Any one of us can feel insignificant when we consider the forces that shape our lives and powers that rule our world.  But that’s thinking too big, which means it’s also thinking too small about our potential.           Whatever we do to spend our time, how we do it makes a difference:  whether we are working, retired from our work lives, or… looking for work.  Whether we’re studying, volunteering, child-rearing, resting.  It does make a difference if we are reliable, helpful, generous, and kind.

It matters if we practice compassion.  We can choose to be calm when we could be aggressive.  We can act out of our values when we’d prefer to retaliate out of our hurt.  The quality of our intentions and actions can make a difference.  We have occasions to say I’m thinking of you, I hear you, I’m grateful for you.  We all have occasions to say thank you.

It’s a blessing each of us was born.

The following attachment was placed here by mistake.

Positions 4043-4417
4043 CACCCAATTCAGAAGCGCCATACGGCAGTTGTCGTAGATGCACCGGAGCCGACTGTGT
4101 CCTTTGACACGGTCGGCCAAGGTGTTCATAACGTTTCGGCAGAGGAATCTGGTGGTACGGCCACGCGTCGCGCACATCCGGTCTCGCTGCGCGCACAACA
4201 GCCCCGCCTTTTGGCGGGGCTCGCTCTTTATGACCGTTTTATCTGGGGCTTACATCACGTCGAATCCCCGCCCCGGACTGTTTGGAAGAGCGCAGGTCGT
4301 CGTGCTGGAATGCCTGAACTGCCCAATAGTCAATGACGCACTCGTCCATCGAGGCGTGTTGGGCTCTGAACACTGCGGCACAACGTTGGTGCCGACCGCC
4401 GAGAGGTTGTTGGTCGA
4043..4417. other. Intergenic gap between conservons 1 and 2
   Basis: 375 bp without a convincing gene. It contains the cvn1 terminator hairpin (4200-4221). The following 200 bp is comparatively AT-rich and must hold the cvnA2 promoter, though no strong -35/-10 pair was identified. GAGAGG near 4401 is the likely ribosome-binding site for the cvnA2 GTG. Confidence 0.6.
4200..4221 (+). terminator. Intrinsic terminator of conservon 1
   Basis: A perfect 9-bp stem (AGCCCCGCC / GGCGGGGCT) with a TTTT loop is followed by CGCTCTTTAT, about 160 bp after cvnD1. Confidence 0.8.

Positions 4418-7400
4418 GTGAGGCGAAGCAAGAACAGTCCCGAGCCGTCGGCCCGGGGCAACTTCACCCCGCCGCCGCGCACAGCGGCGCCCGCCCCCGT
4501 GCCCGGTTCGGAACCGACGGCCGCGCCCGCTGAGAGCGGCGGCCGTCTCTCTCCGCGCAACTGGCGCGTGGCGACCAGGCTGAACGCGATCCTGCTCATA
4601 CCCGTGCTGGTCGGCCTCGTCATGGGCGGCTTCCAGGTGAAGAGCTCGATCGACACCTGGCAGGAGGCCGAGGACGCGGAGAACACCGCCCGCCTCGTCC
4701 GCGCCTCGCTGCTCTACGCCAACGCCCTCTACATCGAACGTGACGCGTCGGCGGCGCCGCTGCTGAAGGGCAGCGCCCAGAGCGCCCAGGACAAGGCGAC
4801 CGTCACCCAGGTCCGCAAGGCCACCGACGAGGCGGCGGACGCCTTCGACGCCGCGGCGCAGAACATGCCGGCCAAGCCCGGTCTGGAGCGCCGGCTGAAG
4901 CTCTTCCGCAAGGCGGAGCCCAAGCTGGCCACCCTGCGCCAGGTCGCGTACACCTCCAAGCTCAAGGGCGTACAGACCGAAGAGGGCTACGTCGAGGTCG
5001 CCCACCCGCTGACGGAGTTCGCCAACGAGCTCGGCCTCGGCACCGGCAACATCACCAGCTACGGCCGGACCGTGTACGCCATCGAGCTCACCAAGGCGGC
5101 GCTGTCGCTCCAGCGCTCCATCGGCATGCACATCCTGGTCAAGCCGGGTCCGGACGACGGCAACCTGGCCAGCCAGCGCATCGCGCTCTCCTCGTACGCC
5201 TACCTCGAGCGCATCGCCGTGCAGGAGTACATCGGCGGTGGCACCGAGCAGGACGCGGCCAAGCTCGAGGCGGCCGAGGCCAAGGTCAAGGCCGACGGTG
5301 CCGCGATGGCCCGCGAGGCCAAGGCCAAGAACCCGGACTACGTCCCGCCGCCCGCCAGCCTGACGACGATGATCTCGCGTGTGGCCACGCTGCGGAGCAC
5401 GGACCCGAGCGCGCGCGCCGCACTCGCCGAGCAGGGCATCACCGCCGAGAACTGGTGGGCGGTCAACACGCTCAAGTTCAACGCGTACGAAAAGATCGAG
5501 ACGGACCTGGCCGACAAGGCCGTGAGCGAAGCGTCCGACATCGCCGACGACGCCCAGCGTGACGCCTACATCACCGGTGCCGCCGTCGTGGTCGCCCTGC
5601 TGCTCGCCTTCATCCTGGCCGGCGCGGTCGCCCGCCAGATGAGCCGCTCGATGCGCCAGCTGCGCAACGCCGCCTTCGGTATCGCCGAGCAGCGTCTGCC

This includes you and me.  It includes mean people and those who enrage us on the freeway or the TV news.  It’s not easy to affirm this, I know.  But consider…

When we hear that somebody has had a baby, or when a baby has become part of a family through adoption, we smile.  We say congratulations.  That’s because each child is a blessing.  Each one of us is a blessing.  No matter the circumstances of the child’s birth.  No matter that the future will include the circumstance in family life known as the teenage years… Each one is a blessing.

We affirm this value at church by preparing to welcome those who come here.  We show intentional hospitality to newcomers as well as to those already part of the congregation.  Each arrival is a gift.  Each person’s time and presence is a gift of themselves.  All people are worthy of welcome, for all people are children of the same Spirit.  All are worthy of welcome and caring.